by Deena Stryker, New Eastern Outlook:
The kerfuffle over President Trump’s phone call to recently elected, reform-minded Ukrainian President Zelensky, has, as usual obfuscated reality. Although there is no question that the call took place, the way in which it is contextualized misses the mark: the media claims that Trump is guilty of using a foreign leader to advance his own personal agenda, while also alleging, but not explaining, how this call ‘puts America’s national security at risk’. It’s difficult to see how claiming it was Ukraine and not Russia that ‘interfered in our democracy’ , i.e.,the 2016 presidential election, has anything to do with America’s current security.
By temporarily withholding weapons from Ukraine, President Trump arguably made it more difficult for that country to defend itself over what the US media calls ‘a Russian invasion’ (Russia says that it is merely assisting the Russian-speaking Ukrainians of the Donbas in their struggle against a neo-fascist central government which was installed by the US in 2014, after it fomented a ‘revolution’ against the former, pro-Russian President. Indeed, it is difficult to imagine an invasion that would not have seen Russian troops in Kiev in a matter of hours. And the US press admits that Trump’s blackmailing of Zelensky was about soliciting so-called ‘dirt’ on the man who is expected to challenge him next year.
Here’s the explanation: Since his election in 2016, Trump has been accused of ‘cozying up to dictators’, (on good days, ‘authoritarians’), especially Vladimir Putin. That penchant is considered a mortal sin, yet we are never told why it is unpatriotic for the US president to pursue friendly relations with the President of the other massively nuclear-armed nation. The answer is that he has access to a cornucopia of vital minerals, in addition to the oft-mentioned oil and gas. What nobody EVER talks about is the fact that under President Clinton, the US adopted a Security Doctrine drafted by a Deputy Secretary of Defense named Paul Wolfowitz, which stated that:
Our first objective is to prevent the re-emergence of a new rival, either on the territory of the former Soviet Union or elsewhere, that poses a threat on the order of that posed formerly by the Soviet Union. This is a dominant consideration underlying the new regional defense strategy and requires that we endeavor to prevent any hostile power from dominating a region whose resources would, under consolidated control, be sufficient to generate global power.
That draft having been widely criticized for being too candid, it was amended thus:
Our most fundamental goal is to deter or defeat attack from whatever source… The second goal is to strengthen and extend the system of defense arrangements that binds democratic and like-minded nations together in common defense against aggression, build habits of cooperation, avoid the re-nationalization of security policies, and provide security at lower costs and with lower risks for all. Our preference for a collective response to preclude threats or, if necessary, to deal with them is a key feature of our regional defense strategy. The third goal is to preclude any hostile power from dominating a region critical to our interests, and also thereby to strengthen the barriers against the re-emergence of a global threat to the interests of the U.S. and our allies.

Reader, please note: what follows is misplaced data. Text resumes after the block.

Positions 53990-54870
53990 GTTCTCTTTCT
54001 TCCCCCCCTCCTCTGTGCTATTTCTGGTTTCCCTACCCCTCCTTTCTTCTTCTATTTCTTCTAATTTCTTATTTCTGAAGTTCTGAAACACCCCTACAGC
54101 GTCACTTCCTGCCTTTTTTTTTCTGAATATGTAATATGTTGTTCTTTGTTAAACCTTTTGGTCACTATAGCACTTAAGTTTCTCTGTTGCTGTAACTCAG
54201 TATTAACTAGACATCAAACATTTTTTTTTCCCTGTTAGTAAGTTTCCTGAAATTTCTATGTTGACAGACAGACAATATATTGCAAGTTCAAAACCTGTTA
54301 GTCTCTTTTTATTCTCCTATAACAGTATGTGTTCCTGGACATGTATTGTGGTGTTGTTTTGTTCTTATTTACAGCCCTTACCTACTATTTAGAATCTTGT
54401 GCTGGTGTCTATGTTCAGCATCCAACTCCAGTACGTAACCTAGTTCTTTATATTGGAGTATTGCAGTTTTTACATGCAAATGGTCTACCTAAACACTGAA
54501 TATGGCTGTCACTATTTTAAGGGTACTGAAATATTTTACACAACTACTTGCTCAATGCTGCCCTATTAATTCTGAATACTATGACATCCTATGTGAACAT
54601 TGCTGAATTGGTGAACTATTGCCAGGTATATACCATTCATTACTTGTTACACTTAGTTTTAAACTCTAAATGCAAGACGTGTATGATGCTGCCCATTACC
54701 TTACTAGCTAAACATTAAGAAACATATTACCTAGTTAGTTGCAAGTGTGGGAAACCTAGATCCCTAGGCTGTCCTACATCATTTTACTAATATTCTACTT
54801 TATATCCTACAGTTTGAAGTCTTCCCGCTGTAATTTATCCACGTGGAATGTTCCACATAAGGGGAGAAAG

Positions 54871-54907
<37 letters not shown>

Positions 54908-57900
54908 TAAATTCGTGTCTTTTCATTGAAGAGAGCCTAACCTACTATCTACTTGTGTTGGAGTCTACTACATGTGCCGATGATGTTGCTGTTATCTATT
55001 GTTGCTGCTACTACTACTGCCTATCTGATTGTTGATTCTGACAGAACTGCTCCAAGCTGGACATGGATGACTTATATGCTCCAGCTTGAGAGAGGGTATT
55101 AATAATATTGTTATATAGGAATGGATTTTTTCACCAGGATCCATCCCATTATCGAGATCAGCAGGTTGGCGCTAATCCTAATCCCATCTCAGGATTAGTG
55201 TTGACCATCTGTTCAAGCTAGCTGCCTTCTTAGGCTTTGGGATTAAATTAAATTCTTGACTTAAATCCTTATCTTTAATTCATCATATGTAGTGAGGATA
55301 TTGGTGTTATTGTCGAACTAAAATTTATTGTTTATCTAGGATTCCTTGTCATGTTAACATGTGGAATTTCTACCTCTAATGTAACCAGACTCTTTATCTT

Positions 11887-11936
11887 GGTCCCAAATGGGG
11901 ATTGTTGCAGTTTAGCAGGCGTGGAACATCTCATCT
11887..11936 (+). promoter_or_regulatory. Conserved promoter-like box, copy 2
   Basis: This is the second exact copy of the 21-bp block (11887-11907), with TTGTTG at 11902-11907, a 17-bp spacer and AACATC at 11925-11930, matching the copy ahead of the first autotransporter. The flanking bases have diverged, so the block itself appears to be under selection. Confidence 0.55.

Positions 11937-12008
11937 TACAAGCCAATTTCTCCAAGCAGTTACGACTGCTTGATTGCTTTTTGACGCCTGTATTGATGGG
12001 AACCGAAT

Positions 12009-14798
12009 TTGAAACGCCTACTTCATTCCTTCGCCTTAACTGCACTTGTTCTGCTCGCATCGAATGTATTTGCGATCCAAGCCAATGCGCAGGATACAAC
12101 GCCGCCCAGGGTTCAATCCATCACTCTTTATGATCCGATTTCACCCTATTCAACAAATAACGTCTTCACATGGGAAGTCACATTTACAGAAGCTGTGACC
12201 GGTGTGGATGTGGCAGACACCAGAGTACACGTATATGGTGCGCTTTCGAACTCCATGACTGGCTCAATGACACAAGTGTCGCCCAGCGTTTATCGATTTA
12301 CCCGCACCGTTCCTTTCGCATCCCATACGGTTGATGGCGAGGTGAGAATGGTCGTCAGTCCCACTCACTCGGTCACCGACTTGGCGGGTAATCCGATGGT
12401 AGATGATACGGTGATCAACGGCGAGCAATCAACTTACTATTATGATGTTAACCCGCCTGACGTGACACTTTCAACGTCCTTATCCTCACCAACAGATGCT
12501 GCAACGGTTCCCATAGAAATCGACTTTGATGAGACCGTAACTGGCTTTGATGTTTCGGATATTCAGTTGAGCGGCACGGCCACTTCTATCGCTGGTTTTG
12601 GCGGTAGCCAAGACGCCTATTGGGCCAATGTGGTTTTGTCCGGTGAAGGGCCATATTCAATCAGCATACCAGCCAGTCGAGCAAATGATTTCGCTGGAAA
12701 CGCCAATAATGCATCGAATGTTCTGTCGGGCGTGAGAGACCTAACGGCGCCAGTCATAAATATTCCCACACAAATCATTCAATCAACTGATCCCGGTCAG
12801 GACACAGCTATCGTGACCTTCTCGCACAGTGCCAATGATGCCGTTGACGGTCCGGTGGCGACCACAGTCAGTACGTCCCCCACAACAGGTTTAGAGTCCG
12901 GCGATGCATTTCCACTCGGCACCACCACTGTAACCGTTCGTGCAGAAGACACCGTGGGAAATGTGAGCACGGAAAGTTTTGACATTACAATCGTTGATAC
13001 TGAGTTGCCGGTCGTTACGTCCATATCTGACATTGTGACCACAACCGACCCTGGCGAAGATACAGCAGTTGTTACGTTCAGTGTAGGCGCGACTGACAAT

Subsequent presidents have produced their own National Security Doctrines, however NONE have modified this basic principle: the US’s foreign policy must be based on the overriding objective of remaining top dog.
Clearly, there are two threats to America’s position as ‘indispensable nation’: China challenges US economic hegemony, while Russia sits on all those minerals. In a 2007 speech to the Munich Security Conference, after seven years in office, President Putin declared that he would no longer wait for the US to accept Russia as an equal partner. Why is this crucial? Because in a 1999 agreement between President Bush and former President of the Supreme Soviet Mikhail Gorbachev, it the later would agree to the reunification of a then divided Germany, NATO forces would not move ‘one inch’ beyond that country’s eastern border.
In flagrant violation of that agreement, whose text is available in the State Department’s on-line archive, the very next year, not only did the former East Germany become part of NATO by being reunited with German Federal Republic: All the countries of Eastern Europe through which Russia has historically been invaded, were successively welcomed into NATO as they were accepted into the EU.
By 2017 NATO tanks reached the Russian border, where, with no publicity, they have been sitting ever since, from the Baltic Sea in the north to the Black Sea in the south. (Picture Russian tanks sitting on America’s borders with Canada and Mexico…)
During the 2016 presidential campaign, the prim and proper Hillary Clinton made no secret of her intention to ‘rein in’ the Russian President, while Donald Trump, who bragged about petting beauty contestants, repeatedly made clear his intention to work with Moscow.
As soon as Russiagate erupted (the Russians ‘interfered in our democracy’ via the internet!) his efforts to build a Trump Tower in Moscow were presented as un-American. (According to a very recent leak, Trump told the Russian ambassador at the time of his election that he was not worried about accusations of Russian interference ‘because we do it all the time’. (Current Secretary of State Pompeo recently confessed laughingly that the US routinely indulges in a gamut of dirty tricks, but that doesn’t prevent the press from accusing the president of being un-American — or whatever.)